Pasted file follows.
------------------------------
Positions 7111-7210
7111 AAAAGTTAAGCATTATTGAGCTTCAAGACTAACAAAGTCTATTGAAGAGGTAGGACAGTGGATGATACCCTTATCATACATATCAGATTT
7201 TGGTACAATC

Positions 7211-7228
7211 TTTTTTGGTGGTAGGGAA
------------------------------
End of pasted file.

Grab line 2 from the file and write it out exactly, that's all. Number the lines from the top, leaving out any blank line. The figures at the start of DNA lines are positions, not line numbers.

7111 AAAAGTTAAGCATTATTGAGCTTCAAGACTAACAAAGTCTATTGAAGAGGTAGGACAGTGGATGATACCCTTATCATACATATCAGATTT